As for Cage, he does the best he can with a role of surpassing dourness. He's one of very few actors who make going nuts look believable, even desirable, but reining in his naturally ballistic instincts tends to flatten him. His mood perks up when he teams up with Joaquin Phoenix, and the pair have some nice bantering scenes together, one of them in front of an acid-green-and- yellow wall that feels like a rainbow after the relentless murk of the porn underworld. But things soon turn dark and grungy once more as the plot is cranked up into a revenge thriller and Cage is required to turn action hero. It says much of Schumacher's film-making sensibility that the finale first rips off The Silence of the Lambs before switching to a graveyard under pouring rain. His appetite for Gothic excess shows no sign of flagging. It's a shame, because under the control of a more thoughtful director 8mm might have caught not just the moral rot but the squalid enchantment of the world it investigates. As things stand, this just isn't up to snuff.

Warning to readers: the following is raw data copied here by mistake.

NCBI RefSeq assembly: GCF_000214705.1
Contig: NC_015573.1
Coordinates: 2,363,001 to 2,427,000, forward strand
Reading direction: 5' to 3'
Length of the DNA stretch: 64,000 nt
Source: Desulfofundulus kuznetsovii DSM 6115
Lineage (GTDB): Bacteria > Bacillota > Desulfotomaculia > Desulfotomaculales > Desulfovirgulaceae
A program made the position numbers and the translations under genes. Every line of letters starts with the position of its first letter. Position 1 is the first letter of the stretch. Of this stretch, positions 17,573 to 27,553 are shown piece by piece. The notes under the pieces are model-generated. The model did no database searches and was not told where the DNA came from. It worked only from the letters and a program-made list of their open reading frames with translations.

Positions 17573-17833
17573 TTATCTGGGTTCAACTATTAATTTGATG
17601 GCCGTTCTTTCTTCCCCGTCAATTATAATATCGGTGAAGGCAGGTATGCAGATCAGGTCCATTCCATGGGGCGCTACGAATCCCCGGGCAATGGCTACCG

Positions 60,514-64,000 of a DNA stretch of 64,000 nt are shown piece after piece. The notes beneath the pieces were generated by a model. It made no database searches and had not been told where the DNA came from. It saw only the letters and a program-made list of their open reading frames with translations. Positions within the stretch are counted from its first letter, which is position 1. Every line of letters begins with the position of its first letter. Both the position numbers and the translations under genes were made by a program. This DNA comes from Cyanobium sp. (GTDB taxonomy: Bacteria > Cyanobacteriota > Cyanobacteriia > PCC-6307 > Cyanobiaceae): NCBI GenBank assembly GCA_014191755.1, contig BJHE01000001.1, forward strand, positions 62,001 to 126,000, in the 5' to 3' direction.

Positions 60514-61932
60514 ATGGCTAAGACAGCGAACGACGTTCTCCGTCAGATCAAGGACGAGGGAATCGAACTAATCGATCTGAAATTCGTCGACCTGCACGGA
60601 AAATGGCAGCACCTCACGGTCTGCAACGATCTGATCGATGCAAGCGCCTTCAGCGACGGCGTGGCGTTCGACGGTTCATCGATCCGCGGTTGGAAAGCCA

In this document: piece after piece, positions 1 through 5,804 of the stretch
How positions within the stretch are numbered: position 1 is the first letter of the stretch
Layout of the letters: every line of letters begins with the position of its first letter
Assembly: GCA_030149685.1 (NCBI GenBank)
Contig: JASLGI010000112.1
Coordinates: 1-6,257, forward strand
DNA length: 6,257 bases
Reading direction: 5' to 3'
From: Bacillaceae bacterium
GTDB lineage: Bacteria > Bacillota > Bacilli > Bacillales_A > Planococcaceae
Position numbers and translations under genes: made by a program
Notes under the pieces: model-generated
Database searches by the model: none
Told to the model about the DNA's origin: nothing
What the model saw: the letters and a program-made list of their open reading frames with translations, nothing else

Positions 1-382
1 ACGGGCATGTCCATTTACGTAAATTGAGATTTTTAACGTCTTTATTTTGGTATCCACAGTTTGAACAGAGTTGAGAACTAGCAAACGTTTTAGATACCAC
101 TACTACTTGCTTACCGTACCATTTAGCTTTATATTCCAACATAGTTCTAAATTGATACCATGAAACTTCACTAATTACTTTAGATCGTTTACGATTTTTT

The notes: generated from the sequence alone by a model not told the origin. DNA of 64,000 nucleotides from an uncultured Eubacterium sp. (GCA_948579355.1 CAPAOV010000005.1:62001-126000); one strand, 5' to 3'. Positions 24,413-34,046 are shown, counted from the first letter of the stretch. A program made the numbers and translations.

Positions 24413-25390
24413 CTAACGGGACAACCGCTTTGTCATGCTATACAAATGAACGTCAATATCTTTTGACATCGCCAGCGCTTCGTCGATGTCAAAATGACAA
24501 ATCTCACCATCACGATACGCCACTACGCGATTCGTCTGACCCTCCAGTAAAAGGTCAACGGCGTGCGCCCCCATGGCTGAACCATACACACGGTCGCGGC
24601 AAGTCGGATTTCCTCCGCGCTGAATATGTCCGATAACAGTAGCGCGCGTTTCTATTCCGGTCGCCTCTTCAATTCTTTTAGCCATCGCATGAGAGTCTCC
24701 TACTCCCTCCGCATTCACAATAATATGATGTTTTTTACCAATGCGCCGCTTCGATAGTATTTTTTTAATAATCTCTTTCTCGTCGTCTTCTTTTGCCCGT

Arts and Entertainment
Loading individual letters on to an original Heidelberg printing press
Arts and Entertainment
Shades of glory: Roger Daltrey and Pete Townshend

Glastonbury Roger Daltrey and Pete Townshend will perform with Paul Weller as their warm-up act

Arts and Entertainment
Billie Piper as Brona in Penny Dreadful
tvReview: It’s business as usual in Victorian London. Let’s hope that changes as we get further into the new series spoiler alert
Arts and Entertainment
No Offence
tvReview: No Offence has characters who are larger than life and yet somehow completely true to life at the same time spoiler alert
Arts and Entertainment
The Queen (Kristin Scott Thomas) in The Audience
theatreReview: Stephen Daldry's direction is crisp in perfectly-timed revival
Have you tried new the Independent Digital Edition apps?
Arts and Entertainment

ebooksNow available in paperback
Arts and Entertainment

  • Get to the point